What’s it about? In the virtual reality MMO Union, a group of six grade-school kids calling their group “Subaru” are known for being unstoppable players—until one of them dies both in-game and out of it. Six years later, Fighter Haruto reluctantly returns to the game’s sequel Re’Union to help a classmate with a beginner’s quest. But when he opens the chest at the end of the dungeon, he finds the avatar of his deceased friend waiting for him!
There’s a lot of world-building, table-setting, and plot packed into this first episode, yet it somehow all pretty much boils down to “What if AnoHana, but in one of them MMO animes that are all the rage with the kids these days?” There’s a paint-by-numbers quality to Seven Senses, as if it’s plucking ingredients from other recipes without much thought to how they fit together or what kind of seasonings would enrich their combined flavors. The result is edible but unremarkable, and I left it craving something with more substance.
Seven Senses spends its first few minutes in InfoDump Mode, introducing us to three characters we’ll probably never see again so they can explain Union‘s mechanics and build up The Legend of the Subaru Guild. While Union may look like a boilerplate western fantasy-style MMO, it is actually unique and difficult (Rando A explains) because, if your character dies, then you can never respawn or log in again, EVER. This is a laughably bad business model, but I’m sure it won’t be significant to the plot or anything.
We’re then whisked away to Subaru’s base, where the gang is talking about how unstoppable they are and how they’ll always play together, right before they decide to go fight a monster that nobody’s ever beaten before. Oh, and one of the girls, Asahi, appears to confess her feelings for protagonist Haruto right before they leave. Because there’s just no such thing as too many death flags, turns out.
Surprising exactly no one, Asahi dies protecting Haru and her character dissolves. What is surprising, though, is that Asahi’s heart gives out at the same time and she dies in real life, too. (But the game company assures us this was just a freak accident and had nothing to do with the game, wink wink.) The rest of the guild breaks apart.
Flash forward six years, when Union reboots as Re’Union and allows people to migrate their old characters over. Re’Union‘s business model is even worse than Union‘s, as not only is the Death Is Forever rule still in place, you can’t even play unless you have a special ability vaguely called “Sense.” The (almost certainly evil) company that makes the game is also offering real-world perks like scholarships and study abroad trips to players who excel at the game, which has led to a lot of people thinking of themselves as “the chosen ones” and playing for profit instead of fun.
There’s some potential to that concept, but it’s not explored much yet. Instead, like it says in the summary, Haruto raids a dungeon and finds Asahi’s avatar in a treasure chest. Color me shocked—not that he found his dead friend, but that Seven Senses broke the Law Of People Found In Boxes and kept her fully clothed when it happened.
There’s a lot of recap to this review because, honestly, there’s not much else to Seven Senses beyond the Stuff That Happened. This premiere spends a lot of time telling us what’s going on, but very little time giving its audience a reason to care about it.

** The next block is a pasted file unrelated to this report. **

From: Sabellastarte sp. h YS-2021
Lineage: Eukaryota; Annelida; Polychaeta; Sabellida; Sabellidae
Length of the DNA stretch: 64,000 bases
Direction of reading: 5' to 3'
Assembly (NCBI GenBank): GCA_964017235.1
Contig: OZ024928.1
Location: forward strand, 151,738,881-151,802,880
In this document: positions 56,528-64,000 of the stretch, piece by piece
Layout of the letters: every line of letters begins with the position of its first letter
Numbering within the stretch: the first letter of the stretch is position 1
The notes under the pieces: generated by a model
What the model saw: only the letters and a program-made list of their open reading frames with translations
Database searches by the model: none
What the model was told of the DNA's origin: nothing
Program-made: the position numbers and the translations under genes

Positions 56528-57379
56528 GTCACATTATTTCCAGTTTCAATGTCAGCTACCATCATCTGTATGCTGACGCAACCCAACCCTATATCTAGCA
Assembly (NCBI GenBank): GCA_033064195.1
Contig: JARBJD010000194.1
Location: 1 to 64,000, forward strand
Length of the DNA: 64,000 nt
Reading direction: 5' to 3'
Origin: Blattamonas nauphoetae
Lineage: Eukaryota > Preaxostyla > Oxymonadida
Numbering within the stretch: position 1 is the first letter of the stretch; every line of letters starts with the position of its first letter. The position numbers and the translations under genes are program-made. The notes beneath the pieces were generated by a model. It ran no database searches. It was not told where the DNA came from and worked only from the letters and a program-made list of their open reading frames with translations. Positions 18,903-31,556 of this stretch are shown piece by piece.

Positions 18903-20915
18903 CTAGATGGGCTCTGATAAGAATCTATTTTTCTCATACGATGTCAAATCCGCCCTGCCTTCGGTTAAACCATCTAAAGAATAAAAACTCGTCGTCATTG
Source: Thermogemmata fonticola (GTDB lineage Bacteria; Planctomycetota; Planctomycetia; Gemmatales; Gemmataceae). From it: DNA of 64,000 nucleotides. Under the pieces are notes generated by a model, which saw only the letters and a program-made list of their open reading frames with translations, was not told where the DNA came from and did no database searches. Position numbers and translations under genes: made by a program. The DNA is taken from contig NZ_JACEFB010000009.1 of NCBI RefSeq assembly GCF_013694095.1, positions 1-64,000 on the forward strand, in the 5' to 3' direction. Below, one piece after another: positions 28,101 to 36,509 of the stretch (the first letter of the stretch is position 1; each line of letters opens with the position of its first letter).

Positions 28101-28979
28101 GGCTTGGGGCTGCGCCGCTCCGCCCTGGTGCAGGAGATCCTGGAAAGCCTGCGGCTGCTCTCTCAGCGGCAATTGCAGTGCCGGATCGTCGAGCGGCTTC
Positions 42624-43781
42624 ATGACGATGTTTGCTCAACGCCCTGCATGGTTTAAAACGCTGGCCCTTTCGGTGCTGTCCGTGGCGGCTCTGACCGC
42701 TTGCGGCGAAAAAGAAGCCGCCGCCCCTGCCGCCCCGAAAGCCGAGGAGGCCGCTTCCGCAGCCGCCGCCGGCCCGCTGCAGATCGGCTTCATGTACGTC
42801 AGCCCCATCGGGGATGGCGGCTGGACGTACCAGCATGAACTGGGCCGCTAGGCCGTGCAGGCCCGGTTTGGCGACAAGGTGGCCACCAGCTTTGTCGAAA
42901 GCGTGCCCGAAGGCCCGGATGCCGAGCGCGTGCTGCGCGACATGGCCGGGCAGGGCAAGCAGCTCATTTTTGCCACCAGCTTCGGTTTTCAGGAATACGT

The characters are blandly inoffensive archetypes—the confident leader, the cutesy girl, the tsundere, and so on—and we spend all of ten minutes with them before Asahi dies, so there’s no time to get a sense of their personalities, why this group was so important to them, or why it should hurt when their bond breaks. And, as my snarky asides may have indicated, this episode also runs on “big twists” that I could see coming from space, so any attempt to hook me with intrigue dissolved pretty swiftly, too.
Beyond that, I have… concerns. Grade schoolers using avatars that look like their high school selves gave me pause at first (especially with Satsuki’s obligatory Fantasy Boob Window™), but the camera didn’t ogle them and the time-skip happened quickly, so it was easy enough to shrug off. However, if Asahi pops out of that treasure chest with the same maturity level she had when she died, the Ick Factor in her inevitable romance with Haruto shoots through the roof, out of the stratosphere, and touches down on Mars.
There’s also an undercurrent about Satsuki liking Haruto and being jealous of Asahi for it, which is exhausting just thinking about. This premiere has not given me confidence that Seven Senses is interested in doing anything original with its characters or their dynamics, so I’m fully prepared for love triangles and Women Be Competing to raise their ugly heads at some point. (And, given the flatness of the cast thus far, I somehow doubt it will have the raw emotional honesty that made AnoHana‘s own messy teen crushes work as well as they did.)
Which, I suppose, summarizes my feelings about this premiere in a nutshell: It’s doing a lot of things I’d normally be interested in, but it’s not doing them in a way that’s actually interesting. A part of me is genuinely curious to know why Asahi’s here and what’s going on with this evil game company, but I’d just as soon read a plot synopsis on Wikipedia than devote 30 minutes a week to garden-variety MMO worlds and cookie-cutter characters.
That said, other than my worries about Asahi’s maturity level and some low-key irritation about the looming love triangle, there’s really nothing here that I need to warn AniFem viewers about. Heck, if you haven’t seen this type of story before or didn’t predict the plot twists, you’ll likely have a fine time with it. If MMO stories are your thing, feel free to give this one a try. I just wouldn’t expect it to break any molds along the way.